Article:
Brauron was one of the 12 ancient cities of Attica in the days before the synoikismos of Theseus. It was home to the Sanctuary of Artemis, founded as far back as the 9th century BCE. The cult of Artemis Brauronia was particularly important to women. In the ancient world, death from childbirth was a very real threat. Women who survived giving birth, would dedicate a set of clothing to Artemis; often dressing a life-size wooden statue (xoanon) of Artemis with the dedicated clothing.

The clothes of women who died during childbirth, were dedicated to Iphigeneia; the mythical daughter of Agamemnon. The most common myth says that Agamemnon angered Artemis when he (or his men) killed one of her sacred stags. Enraged, Artemis quelled the winds over the sea such that Agamemnon and his men could not sail to Troy to fight in the war. In order to have the winds returned, Artemis supposedly demanded Agamemnon to sacrifice his daughter.

And so he proceeded. Iphigenia was taken to be sacrificed, under the guise she was being brought to wed. When she realized the truth, she fought her captors, and valiantly managed to free herself. In her struggles, her clothing was torn from her body, but she narrowly escaped.

I find the latter part of this version of the myth accurate to pre-Greek sources. But the former parts regarding Artemis’ anger, and her demand Iphigeneia be sacrificed because men killed a sacred stag to be pathetically weak. In fact, it fails on several fronts, not the least of which is the fact Artemis was a goddess who protected women. Artemis, a dominating pre-Greek goddess, would almost certainly put an arrow through the heart of a male perpetrator long before demanding he offer up a woman for his offenses.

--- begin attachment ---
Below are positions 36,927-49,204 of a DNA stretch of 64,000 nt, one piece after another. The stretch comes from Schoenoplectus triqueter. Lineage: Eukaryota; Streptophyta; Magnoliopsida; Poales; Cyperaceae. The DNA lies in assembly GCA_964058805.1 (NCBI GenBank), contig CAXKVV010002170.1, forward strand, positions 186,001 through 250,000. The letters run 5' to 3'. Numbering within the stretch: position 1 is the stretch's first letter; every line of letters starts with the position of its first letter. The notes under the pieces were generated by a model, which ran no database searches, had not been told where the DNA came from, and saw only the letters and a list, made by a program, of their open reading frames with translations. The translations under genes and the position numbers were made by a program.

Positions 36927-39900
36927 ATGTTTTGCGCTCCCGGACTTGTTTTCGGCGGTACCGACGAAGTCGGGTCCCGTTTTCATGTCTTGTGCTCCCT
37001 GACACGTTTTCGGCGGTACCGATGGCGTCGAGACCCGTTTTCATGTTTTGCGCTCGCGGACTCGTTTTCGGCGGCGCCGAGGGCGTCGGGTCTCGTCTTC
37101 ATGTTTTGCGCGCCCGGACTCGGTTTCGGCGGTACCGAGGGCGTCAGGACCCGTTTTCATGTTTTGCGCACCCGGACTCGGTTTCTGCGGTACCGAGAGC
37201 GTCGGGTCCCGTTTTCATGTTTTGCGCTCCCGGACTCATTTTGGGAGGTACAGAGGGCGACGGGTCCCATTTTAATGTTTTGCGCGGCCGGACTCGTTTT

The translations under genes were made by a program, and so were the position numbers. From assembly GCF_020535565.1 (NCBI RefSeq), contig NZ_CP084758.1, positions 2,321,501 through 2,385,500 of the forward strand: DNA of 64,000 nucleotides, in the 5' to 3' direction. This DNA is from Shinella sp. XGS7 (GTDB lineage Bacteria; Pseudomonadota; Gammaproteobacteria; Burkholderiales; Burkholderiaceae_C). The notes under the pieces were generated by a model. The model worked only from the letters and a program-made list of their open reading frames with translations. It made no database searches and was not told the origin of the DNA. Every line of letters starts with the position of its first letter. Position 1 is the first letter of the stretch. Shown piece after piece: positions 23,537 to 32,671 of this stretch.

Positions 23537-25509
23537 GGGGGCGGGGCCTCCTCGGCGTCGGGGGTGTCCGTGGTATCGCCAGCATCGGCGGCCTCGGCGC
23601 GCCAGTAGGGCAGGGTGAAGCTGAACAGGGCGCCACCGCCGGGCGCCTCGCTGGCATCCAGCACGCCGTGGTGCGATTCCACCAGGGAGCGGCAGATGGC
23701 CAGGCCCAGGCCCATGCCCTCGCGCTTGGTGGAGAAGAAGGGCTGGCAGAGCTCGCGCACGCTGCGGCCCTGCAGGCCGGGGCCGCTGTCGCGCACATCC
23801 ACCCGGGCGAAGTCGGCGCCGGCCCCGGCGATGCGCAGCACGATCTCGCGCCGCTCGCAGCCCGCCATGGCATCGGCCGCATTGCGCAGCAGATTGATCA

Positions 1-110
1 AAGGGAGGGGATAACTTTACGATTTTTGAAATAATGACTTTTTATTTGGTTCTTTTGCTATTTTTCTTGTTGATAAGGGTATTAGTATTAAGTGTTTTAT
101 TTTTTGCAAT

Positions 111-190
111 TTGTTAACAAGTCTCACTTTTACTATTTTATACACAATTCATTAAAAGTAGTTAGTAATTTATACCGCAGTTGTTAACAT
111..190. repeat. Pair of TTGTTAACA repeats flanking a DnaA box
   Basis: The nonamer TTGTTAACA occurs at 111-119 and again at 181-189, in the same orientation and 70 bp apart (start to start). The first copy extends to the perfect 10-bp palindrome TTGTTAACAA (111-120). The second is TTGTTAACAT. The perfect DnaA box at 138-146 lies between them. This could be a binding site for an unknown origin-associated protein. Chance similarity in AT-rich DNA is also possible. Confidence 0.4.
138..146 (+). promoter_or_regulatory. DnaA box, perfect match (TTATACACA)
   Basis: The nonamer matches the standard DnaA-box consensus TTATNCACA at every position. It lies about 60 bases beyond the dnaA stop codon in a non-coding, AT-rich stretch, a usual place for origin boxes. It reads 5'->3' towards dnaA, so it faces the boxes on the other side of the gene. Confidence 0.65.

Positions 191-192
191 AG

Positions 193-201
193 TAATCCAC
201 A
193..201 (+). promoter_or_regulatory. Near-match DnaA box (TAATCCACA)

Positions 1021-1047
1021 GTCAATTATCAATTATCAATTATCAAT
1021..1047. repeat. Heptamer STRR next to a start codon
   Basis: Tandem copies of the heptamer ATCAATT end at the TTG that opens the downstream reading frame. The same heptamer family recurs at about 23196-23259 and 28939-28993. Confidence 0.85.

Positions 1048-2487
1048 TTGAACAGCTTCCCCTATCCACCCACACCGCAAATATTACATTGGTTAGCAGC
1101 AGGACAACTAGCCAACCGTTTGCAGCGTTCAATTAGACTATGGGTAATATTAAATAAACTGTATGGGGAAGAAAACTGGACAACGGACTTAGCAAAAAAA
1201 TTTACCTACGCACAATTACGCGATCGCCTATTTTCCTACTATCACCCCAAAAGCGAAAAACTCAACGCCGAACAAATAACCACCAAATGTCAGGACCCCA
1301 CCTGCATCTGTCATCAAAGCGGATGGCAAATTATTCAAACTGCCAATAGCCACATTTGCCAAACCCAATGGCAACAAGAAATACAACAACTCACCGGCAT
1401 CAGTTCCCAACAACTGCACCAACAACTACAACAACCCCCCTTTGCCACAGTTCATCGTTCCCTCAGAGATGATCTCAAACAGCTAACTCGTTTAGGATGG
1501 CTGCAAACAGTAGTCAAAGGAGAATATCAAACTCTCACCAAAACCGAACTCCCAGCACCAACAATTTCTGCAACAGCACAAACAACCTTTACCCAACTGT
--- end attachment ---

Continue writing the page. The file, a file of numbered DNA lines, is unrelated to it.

For as much flak as Herodotus gets for his sometimes (not always) inaccurate descriptions of places he’s been, and peoples he has met, the Homers of ancient Greece were far worse (yet admired even to this day). In fact, unlike Herodotus, bards purposesly altered what they conveyed through time to fit the audience, rather than fit the audience to the what they conveyed. Herodotus expressed exactly what he was told, or believed to be true (albeit it through an understandably naive lens). But I digress.

The more accurate myth, in my humble opinion, is that Artemis took Iphigeneia under wing; no doubt threatening her father, and his men with certain death should they pursue their murderous intents. A grateful Iphigeneia then dedicated a temple to Artemis at Brauron, whereupon she became a high-priestess to the goddess. (She didn’t need Athena’s instruction to do this.)

Many pre-Greek myths were reworked by later Greeks to fit their blatantly mysoginistic culture. This isn’t a feminist point of view, but one held in consensus across the academic community. The dedication of clothing, the shedding of saffron robes by girls entering puberty… these cult practices stem from the story of brave Iphigeneia who fought off her captors, freeing herself as her clothes were ripped from her. I see the stripping of clothes as a rebirth, and so too did the ancients.

At any rate, there is so much more to discuss regarding this particular myth, and even more to share regarding Brauron, but I’m not trying to write a blog post here! Point is, most myths from the days of Homer (or more likely, Homers… plural), were grossly reworked from their much more beautiful originals… Originals that were born from Amazigh, “Minoan”, Mycenaean, and other pre-Greek cultures around the Mediterranean.

Below are some footage I shot while visiting the Sanctuary of Artemis at Brauron in 2016. Music is by Ross Daly; a talented and humble man I met back stage at one of his concerts in Athens a few years ago.